Levuka —

Histories of the Harbour Town

On 12 December 2020 I had the privilege of being a live guest for talanoa on Dr Tarisi Vunidilo’s facebook page (check out @talanoawithdrt). Our focus: histories of Levuka, plus a bit about kava on the beautiful island of Ovalau. Our attention went to Levuka as it was the first capital in British Fiji.

Between us, we have a few ties to the place. My ancestry is buried in the Methodist missions. My ancestors sprawled through the islands. One of them was Joseph Waterhouse, who wrote and published about his experiences on Ovalau in the mid-nineteenth century. Dr T has spent significant time in Levuka through her work with the Fiji Museum in the 1990s.

Levuka’s main street, 2010. Photo by Dr Kirstie Close

For the Tok Story we drew on our personal experiences, as well as published records and the digitised records available through the National Archives of Fiji, the National Library of Australia, and Te Papa in Aotearoa, we have access to many records about Fiji’s original colonial capital and its inhabitants in the nineteenth century.

Early European residents were blown to the islands through storms and shipwrecked. Their long term residence on the islands was not out of choice — rather, they were stuck. The Argo was one of several ships that suffered that fate, which left some of its crew in in the very early 1800s (there are varying dates given, depending on the source).

Gradually, word got out about the potential Levuka held as a port and hub for the Pacific. By the 1820s, people were consciously choosing to settle in this town, like David Whippy who moved there from Boston in the United States. In the 1840s, Whippy and others had devised housing that blended European and local bure style housing, reflecting the exchange of cultural practices in this frontier zone.

Missionaries came and went, involved in trade and politics as much as the work of delivering the word of God to willing ears. One of these missionaries was an ancestor of mine, Joseph Waterhouse. The Methodists were active in a range of activities in the early decades of Suva, having formally started work in the eastern islands in 1835.

Ratu Seru Cakobau was one of the most significant figures around Fiji through these decades. There are multiple firsthand accounts available about Cakobau, including pictorial records that we can use to piece together some of his life story. We tracked the early accounts of Levuka from exploration records, including John Elphinstone Erskine and the Charles Wilkes expedition. Cakobau had engaged with some of the Europeans, some of whom (including the First US Expedition) intervened in local conflicts and ended up challenging him to make reparations to his victims in Lautoka after a brutal attack on a European home and store. Other conversations were less intense, as seems to be the case with his encounters with Captain Fanshawe who sailed in on the HMS Daphne, whose sketches are below.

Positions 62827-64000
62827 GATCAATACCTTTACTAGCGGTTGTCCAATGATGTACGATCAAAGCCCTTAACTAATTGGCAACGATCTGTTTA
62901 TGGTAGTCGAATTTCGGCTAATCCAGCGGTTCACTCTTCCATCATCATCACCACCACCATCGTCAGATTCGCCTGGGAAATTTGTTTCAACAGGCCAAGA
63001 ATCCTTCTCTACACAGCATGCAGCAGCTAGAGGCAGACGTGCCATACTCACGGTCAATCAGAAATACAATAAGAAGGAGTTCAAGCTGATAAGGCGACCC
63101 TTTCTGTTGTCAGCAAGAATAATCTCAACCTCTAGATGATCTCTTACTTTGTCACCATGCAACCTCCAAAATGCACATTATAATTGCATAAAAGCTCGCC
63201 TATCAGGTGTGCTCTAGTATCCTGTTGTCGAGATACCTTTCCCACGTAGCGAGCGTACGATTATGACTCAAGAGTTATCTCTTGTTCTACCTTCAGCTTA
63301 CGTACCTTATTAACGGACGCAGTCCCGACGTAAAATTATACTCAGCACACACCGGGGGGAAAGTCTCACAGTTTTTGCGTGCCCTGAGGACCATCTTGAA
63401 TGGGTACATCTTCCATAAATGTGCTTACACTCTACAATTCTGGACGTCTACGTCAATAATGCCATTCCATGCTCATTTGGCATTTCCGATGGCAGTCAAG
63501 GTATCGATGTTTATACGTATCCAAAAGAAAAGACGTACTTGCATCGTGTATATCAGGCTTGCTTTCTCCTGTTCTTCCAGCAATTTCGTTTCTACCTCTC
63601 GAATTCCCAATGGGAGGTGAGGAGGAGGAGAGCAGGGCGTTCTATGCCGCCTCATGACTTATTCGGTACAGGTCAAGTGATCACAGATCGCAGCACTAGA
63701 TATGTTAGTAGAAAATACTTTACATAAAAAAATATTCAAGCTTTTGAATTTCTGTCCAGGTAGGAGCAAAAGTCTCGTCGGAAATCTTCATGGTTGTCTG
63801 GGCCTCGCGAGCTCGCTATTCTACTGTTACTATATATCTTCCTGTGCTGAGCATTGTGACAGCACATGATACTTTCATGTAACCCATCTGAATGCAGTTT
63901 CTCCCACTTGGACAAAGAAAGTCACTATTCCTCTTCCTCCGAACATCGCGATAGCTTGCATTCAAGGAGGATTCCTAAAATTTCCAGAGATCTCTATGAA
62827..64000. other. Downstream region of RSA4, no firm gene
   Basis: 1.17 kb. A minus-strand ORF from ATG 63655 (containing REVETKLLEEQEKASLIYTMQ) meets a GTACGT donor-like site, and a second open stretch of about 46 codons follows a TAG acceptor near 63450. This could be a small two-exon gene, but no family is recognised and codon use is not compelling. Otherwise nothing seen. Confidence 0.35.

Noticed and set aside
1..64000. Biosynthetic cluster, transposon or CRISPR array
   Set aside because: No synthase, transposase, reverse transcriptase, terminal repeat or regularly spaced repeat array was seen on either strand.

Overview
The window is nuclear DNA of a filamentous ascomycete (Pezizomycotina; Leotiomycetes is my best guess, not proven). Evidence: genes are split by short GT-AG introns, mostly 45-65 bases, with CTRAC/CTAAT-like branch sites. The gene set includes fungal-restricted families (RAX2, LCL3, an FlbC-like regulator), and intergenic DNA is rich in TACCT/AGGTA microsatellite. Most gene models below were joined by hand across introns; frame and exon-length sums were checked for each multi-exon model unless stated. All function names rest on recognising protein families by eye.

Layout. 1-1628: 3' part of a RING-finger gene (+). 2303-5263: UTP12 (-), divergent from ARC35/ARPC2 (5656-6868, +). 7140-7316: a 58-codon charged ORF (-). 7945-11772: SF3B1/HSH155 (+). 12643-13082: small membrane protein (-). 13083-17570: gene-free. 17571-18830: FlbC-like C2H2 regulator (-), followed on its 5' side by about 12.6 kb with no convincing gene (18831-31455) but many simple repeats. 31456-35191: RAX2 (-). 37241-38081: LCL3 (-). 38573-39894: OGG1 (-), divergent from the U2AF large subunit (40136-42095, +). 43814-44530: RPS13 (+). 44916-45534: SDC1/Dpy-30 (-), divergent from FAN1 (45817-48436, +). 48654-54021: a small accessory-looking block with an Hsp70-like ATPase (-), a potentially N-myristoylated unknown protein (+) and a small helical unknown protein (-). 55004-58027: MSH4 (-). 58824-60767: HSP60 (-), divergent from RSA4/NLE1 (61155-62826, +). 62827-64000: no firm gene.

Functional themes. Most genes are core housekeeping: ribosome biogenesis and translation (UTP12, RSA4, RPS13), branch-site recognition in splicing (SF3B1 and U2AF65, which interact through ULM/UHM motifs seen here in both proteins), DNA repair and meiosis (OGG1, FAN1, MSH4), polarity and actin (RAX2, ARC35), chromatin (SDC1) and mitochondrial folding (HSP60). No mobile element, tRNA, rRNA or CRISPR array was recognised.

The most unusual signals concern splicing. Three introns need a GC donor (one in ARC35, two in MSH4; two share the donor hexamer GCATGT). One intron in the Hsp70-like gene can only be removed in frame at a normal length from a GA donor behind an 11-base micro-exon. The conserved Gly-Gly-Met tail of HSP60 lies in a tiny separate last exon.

Sketch of Seru Epinisa Cakobau and Masomalua, by Edward Fanshawe, sailing on the HMS Daphne in 1849.
Another sketch of Cakobau from Fanshawe, 1849. See Royal Museum Greenwich https://collections.rmg.co.uk/collections/objects/154576.html
Cakobau’s residence in Levuka. From the Cumming album, held at State Library of Victoria.

Many Europeans who stayed longer in the islands were planters who started cotton crops, before turning to sugar. Hungry for workers, people were ‘recruited’, often by force, from across neighbouring islands. There were significant numbers from Tanna, for example. Levuka became a meeting and distribution point for workers for plantations through the region. The bustling township connected multiple imperial powers, represented by companies and families that had established themselves on numerous islands. Hennings, and Godeffroy and Son were amongst these.

Despite all the new arrivals and rapidly changing landscape — social, environmental, economic — Cakobau remained a key figure. Cakobau’s government was officially installed in 1871 and it was not popular with all of the Levuka residents. Some felt that European power was threatened — many wanted greater protection. Much relief was felt amongst the Europeans when the British government agreed to move forward with the Deed of Cession, feeling that this would afford the whites enhanced rule. After the British rule was made official in 1874, Levuka further transformed, remaining the capital until the administrative centre transferred to Suva in 1882.

‘Thakambau’ (Cakobau) on board “Wairarapa”, Levuka, Fiji, 1884, New Zealand, by Burton Brothers studio, Alfred Burton. Purchased 1943. Te Papa (C.016478) NB: this date seems to be incorrect as Cakobau passed away in 1883. If you have thoughts on this please let us know!

In our presentation we included multiple photographs from the Burton Brothers collection, as well as some from J W Lindt. The photographs are of a high quality and reveal much about society of the time — a melting pot, meeting place, where multiple histories were forged into a shared present.

Levuka, Fiji. From the album: Views of New Zealand Scenery, circa 1880, Levuka, by Burton Brothers studio. Te Papa (O.008864)
J W Lindt, Levuka, held at the State Library of Victoria, circa 1890–92.

Dr Tarisi and I will return in 2021 to discuss more of Viti’s history … we look forward to seeing you all then!



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Kirstie Close

Kirstie Close


Dr Kirstie Close is a historian, who has taught and conducted research in Fiji, Australia andPapua New Guinea for over ten years.